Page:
Brewers' Marcum blazes past host Reds
While Tuesday's loss to the Reds seemed to be about one Brewers starting pitcher running out of gas, Wednesday's blowout 8-1 win over Cincinnati was about another starting pitcher finding a little bit left in the tank.
In his previous six starts since returning from elbow tightness that kept him out of the rotation for two months, Brewers pitcher Shaun Marcum hadn't been himself. His ERA in that span had ballooned to 5.16, as his command continued to be sporadic. Even his body language suggested that he wasn't comfortable on the mound.
But on Wednesday, those previous starts aside, Marcum blazed through the Reds' stout lineup, allowing just four hits and one earned run while striking out seven. He did a lot of his damage by getting ahead of batters early, something he hadn't been able to for the life of him in his previous starts.
And as one of only two veterans in the Brewers rotation, in the most important do-or-die stretch of the season, Marcum's bounce-back performance was hugely significant for the state of the Brewers' momentum on the mound.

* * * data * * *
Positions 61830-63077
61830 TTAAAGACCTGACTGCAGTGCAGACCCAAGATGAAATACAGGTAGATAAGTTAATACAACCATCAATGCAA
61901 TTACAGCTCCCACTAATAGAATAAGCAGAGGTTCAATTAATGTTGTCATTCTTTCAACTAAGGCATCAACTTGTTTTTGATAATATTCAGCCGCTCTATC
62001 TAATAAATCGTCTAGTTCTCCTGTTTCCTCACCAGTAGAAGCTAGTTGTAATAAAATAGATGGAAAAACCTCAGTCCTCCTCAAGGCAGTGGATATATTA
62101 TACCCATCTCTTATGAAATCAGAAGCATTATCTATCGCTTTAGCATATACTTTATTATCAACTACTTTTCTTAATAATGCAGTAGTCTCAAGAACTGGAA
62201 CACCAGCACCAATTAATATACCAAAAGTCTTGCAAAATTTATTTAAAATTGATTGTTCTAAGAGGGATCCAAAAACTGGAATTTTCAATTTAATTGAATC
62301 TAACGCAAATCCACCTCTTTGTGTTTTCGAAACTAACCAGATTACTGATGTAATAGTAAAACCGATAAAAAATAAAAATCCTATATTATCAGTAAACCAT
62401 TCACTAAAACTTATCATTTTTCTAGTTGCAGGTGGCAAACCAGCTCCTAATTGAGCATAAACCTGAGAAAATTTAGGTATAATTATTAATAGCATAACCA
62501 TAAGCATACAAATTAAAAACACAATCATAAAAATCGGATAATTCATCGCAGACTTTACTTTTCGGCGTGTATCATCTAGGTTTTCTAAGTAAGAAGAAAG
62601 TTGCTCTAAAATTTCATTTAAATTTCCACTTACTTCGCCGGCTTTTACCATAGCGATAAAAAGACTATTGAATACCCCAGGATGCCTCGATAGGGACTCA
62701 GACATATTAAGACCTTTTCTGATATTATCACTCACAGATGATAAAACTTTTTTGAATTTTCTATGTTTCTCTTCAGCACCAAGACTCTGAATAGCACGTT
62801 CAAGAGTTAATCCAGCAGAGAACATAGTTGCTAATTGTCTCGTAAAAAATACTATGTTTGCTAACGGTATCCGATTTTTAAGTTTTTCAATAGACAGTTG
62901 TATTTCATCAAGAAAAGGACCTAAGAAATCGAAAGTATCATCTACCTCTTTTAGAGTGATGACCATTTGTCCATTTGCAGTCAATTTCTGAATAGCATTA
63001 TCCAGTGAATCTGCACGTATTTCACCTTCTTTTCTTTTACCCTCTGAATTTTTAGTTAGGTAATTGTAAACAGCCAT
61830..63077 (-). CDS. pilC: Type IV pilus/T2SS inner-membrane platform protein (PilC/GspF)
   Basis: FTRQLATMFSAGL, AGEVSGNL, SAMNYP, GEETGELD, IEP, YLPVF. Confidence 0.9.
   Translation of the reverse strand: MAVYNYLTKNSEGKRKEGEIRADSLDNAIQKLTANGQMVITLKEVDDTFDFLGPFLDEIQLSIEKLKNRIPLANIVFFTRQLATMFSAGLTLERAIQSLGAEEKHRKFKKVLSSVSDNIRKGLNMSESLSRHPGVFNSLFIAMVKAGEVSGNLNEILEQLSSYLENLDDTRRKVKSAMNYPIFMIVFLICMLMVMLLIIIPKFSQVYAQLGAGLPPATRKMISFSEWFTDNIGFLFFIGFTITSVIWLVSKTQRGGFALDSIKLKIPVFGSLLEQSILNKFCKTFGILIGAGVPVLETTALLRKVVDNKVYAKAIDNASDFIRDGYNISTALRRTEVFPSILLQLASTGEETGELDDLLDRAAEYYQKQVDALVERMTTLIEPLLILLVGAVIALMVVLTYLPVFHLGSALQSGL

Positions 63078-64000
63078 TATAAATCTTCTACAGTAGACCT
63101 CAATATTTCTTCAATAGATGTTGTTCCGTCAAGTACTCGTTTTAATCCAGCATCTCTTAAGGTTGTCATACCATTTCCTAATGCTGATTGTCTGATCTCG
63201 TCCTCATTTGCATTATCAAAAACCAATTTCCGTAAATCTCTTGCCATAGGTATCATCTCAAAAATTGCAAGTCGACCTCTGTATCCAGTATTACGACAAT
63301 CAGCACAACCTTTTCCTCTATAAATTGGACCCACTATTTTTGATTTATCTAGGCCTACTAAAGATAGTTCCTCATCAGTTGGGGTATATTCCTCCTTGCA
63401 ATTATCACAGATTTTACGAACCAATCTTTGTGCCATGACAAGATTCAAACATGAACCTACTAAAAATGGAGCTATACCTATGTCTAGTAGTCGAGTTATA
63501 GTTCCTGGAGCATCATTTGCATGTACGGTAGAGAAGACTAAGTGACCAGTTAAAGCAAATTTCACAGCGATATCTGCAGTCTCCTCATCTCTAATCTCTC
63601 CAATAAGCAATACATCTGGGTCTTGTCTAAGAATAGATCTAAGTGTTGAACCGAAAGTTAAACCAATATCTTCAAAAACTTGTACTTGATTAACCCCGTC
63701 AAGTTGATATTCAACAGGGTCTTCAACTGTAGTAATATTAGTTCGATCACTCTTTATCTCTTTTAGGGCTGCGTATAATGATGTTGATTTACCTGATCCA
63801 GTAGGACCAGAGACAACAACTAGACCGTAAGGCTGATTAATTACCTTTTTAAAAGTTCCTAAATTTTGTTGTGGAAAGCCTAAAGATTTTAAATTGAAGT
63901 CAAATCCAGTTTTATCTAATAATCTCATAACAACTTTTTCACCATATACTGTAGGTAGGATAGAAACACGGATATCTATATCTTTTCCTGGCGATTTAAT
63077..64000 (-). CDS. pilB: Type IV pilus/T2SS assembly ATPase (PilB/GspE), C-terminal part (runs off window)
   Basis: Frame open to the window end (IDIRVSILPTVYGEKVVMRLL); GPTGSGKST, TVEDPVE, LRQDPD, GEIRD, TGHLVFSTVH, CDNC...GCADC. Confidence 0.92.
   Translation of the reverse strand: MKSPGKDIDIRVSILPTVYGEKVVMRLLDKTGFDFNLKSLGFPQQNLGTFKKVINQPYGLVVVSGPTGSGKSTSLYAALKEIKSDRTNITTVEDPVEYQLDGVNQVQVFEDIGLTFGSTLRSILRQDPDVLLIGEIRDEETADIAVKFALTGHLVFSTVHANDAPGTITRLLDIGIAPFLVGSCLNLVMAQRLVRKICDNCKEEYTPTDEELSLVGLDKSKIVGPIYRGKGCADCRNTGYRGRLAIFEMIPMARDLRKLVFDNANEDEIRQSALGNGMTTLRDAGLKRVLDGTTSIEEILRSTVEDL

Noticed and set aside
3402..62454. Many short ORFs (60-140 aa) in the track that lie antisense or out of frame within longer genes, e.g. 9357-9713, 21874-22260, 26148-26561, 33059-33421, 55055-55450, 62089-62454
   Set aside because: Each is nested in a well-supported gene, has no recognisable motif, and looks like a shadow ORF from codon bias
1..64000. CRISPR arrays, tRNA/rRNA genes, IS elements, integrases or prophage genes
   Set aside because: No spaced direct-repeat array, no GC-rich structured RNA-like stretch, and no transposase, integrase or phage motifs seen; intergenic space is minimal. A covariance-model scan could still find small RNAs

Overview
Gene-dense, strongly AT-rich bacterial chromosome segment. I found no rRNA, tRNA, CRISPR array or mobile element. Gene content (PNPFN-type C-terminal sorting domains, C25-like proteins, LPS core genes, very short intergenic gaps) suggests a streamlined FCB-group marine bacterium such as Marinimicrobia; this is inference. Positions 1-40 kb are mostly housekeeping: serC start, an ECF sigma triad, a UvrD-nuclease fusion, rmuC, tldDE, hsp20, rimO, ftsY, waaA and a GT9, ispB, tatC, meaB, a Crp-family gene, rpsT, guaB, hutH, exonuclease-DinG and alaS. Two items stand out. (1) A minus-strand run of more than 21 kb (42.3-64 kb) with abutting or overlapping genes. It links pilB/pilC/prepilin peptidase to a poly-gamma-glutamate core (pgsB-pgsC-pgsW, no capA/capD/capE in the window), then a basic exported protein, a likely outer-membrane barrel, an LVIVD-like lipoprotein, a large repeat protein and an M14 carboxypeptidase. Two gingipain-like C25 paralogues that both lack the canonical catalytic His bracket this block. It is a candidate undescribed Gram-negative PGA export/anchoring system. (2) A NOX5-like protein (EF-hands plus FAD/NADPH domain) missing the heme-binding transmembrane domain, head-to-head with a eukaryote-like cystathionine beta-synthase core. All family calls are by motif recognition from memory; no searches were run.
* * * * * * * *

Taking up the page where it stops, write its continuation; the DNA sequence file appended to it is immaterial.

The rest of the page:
"He threw real well, I'm telling you," catcher Jonathan Lucroy said. "He executed well and mixed it up — that's vintage Shaun Marcum right there. That's the kind of pitcher he is."
After ending on a decent note in his last start, Marcum seems to have turned a corner. But in order for the Brewers to remain in contention, it's the rest of the rotation that will have to follow his lead.
Wily Peralta makes the start on Thursday for Milwaukee in the team's final road game of the season, and with no room for error, the Brewers will hope Peralta can bounce back from what was his worst start in the major leagues last time around. In the Brewers' second game of their last series with the Nationals, Peralta lasted just 2.2 innings on a short hook, as he walked four batters and gave up three earned runs as Milwaukee was blown out, 10-4.
With such a young staff and so little time to allow for mistakes, the Brewers won't be able to bounce back from another off start. On Wednesday, Marcum seemed to get the message. But will the rest of the rotation? That remains to be seen.
For now, manager Ron Roenicke remains hopeful, though a perfect rotation may not even be enough to stop the Cardinals.
"At this point where we put ourselves, unfortunately we need help from somebody," Roenicke said. "But if we continue to play well, it gives us that chance that someone could come in, get hot, and beat them."
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